“Don’t throw good money after bad.”
Loading up on shares during the Depths of Despair is NOT throwing good money after bad… Buying more shares of PE.V or RBYCF is!
I still vividly remember when the hammer came crashing down on Rubicon Minerals last year… As soon as the company announced problems with ammonia levels, a new CEO, suspension of milling activities, I said, “Red flags galore… See ya later!”
After the share price of RBYCF started falling precipitously, many diehard Rubicon investors were clamoring to their peers to again, “Stay the course and buy more shares!” In their eyes, these bagholders were in this until the end (they were more or less gonna ride and die with the Rubicon thesis), so there was no turning back now… In their minds, these same ardent supporters thought that any deserters abandoning the sinking ship were “weak hands”, or unsophisticated speculators who didn’t understand how to invest…
While the worshipers decided to hang on for dear life, averaging down every step of the way, many other less emotional shareholders looked at the facts, and came to the conclusion that the damage had already been done… The Rubicon story was disintegrating right before everyone’s eyes, whether we wanted to accept that fact or not.
Those who bailed (like me), moved their funds into other gold stocks, and I’m sure for many investors, much of those early losses experienced with Rubicon Minerals have been remedied by the subsequent (much smarter) investments made.
Here’s how Rubicon Minerals has performed relative to its peers year-to-date (YTD).
- RBYCF is down -58.2%
- GDX is up 80.69%
- GG is up 55.36%
- BTG is up 112.7%
- EDVMF is up 160.7%
And over the course of an entire year.
So, tell me again, “What was the benefit of holding on to such a lemon?”
Anyone who was too stubborn to say goodbye to that loser, RBYCF, is now down by -58% since the start of this year (-96.5% since last May 2015), and would have missed out on some MASSIVE GAINS that many of the other gold companies have been enjoying since the start of the early stages of this new gold rush!
The above example should clearly illustrate the permanent damage that can be done if an investor holds onto crappy investments forever and ever. RBYCF shareholders will need a Hail Mary to recover from this train wreck.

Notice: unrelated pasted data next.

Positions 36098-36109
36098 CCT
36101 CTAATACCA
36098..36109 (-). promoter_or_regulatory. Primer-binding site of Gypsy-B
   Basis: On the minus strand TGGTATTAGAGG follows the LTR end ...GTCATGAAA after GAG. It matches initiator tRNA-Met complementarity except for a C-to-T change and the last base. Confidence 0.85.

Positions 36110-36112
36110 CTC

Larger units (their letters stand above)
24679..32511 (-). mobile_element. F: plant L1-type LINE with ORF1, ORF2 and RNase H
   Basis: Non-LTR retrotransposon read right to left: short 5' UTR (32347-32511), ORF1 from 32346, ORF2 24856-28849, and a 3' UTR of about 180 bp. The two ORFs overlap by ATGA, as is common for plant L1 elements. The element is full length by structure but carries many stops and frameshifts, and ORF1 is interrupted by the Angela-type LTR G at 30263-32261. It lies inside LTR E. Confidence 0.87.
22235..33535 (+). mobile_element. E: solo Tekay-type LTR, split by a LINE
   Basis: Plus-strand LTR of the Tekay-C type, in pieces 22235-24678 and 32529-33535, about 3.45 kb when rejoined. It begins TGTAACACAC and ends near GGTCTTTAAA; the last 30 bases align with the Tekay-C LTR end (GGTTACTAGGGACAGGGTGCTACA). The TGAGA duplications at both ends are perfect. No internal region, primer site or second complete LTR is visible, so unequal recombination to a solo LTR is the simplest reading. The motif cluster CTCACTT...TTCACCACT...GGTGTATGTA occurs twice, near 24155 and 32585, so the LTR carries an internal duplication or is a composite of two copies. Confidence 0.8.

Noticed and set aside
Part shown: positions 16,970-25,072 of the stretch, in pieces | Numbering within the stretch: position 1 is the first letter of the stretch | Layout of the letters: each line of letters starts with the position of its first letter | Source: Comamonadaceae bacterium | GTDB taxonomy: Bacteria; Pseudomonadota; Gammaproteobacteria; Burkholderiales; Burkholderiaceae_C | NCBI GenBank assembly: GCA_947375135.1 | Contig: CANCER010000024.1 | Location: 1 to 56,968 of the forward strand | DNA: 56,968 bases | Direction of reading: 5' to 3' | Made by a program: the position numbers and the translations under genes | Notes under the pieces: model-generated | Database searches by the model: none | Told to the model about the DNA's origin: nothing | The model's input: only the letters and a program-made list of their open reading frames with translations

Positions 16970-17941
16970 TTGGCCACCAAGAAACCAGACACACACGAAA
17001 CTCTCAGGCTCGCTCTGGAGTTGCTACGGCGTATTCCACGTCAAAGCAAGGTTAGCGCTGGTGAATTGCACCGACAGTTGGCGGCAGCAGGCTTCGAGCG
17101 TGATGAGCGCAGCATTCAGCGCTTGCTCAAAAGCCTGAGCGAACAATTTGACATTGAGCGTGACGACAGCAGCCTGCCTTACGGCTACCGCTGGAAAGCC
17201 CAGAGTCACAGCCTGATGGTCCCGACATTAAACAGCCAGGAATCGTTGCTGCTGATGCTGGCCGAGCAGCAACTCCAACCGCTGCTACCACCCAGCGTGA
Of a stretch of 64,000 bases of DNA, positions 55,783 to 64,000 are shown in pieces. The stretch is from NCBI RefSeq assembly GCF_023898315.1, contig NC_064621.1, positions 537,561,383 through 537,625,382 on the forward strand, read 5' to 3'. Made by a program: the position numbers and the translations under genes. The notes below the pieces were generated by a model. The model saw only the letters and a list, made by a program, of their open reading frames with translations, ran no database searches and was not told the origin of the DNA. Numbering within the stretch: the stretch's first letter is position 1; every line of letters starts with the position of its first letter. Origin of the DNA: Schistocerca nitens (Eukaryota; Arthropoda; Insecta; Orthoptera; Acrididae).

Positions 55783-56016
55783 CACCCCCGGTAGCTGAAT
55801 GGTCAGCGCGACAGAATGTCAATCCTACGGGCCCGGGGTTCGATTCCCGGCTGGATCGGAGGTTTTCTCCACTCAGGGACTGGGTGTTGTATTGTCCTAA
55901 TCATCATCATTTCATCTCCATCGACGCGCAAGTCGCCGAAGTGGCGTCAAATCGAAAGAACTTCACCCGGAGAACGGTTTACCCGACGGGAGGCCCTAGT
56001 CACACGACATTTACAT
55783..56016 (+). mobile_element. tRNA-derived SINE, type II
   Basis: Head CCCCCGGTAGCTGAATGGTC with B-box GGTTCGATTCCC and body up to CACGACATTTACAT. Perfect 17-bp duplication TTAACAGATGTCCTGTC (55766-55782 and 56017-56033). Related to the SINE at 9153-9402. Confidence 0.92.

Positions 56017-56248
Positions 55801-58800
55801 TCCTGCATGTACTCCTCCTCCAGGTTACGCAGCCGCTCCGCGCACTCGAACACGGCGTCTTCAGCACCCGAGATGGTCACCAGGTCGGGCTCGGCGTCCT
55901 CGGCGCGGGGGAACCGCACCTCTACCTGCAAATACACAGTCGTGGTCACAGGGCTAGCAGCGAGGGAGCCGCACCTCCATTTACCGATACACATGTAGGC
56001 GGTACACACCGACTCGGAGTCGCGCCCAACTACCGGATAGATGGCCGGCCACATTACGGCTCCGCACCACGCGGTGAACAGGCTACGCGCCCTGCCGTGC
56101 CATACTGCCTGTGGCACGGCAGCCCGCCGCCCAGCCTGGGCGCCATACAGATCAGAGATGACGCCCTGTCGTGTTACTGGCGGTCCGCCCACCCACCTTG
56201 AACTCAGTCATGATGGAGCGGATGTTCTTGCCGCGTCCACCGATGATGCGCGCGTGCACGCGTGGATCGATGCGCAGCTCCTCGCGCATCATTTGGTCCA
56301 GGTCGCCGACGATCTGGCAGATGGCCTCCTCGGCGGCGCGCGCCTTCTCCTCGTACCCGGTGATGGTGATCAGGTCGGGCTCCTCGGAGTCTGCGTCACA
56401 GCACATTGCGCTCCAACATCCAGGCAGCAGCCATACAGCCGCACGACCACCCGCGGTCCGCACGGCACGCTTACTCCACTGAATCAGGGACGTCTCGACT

Afraid to Sell
I get it… People hate selling (it isn’t a popular strategy at all)… Investors dread it, and think that any kind of realized paper losses are a way of admitting defeat… Too many folks have too much damn pride, and don’t ever want to come to grips that they were wrong with their investment decisions… So, they like to spin things in a certain, positive way and scold the rest of us who do sell (from time-to-time), telling us that we are “irrational”, or “too emotional”, or “not well suited for investing”.
No, dude, that’s not it at all…
It’s called Opportunity Cost… It’s very real, important, and something we should all be cognizant of.
Look, I never expect to get all my picks and speculations right… I have made many mistakes in the past, and I will continue to make many more bad picks in the years to come… To me, that’s unavoidable and the cost of doing business… With that said, I have absolutely no problem cutting ties with fading stories, and redeploying my capital elsewhere.
Just last week, I took ~ -$1,400 realized loss on PE.V.
I sold the stock and moved on immediately, using the proceeds that were left over to buy shares of Altura Mining (AJM.AX).
Again, selling PE.V was NOT a rash decision (contrary to what one might suggest). The Clayton Valley lithium story changed for the worst, so my thesis was altered as well… In other words, had I held ZERO positions immediately following the press release by Pure Energy Minerals announcing poor drill results, and you asked me, “Which stock would you prefer to buy, AJM.AX or PE.V?”
Without question, I would have chosen AJM.AX every single time!
So, I closed the books on PE.V, took my lumps, and moved on to something far more prospective. If the end goal is to make money, you aren’t going to accomplish that by trapping your money into bad investments… Sure, like the ardent supporters suggest, maybe after 5 years you’ll be back to break even, or slightly in the positive with PE.V… But you’ve got to ask yourself, “Is it worth the wait? What’s the opportunity cost of holding on?”
In the case of both gold with Rubicon Minerals and lithium with Pure Energy Minerals, I chose to not speculate on potential turnaround stories that have a very slim chance of succeeding… I liquidated out of both holdings entirely and have no regrets. In this most recent example, I’m confident that shares of AJM.AX will recoup my PE.V losses and then some, over time.
Your investment thesis will NEVER stay static, and it will constantly evolve over time because everything is always changing. You just gotta be able and willing to roll with the punches. Nobody goes through life unscathed, never missing a beat, or without ever making a bad decision. You win some. You lose some. You just hope to win far more often than you lose.
It’s called life… Deal with it.
And then move onto something bigger and better.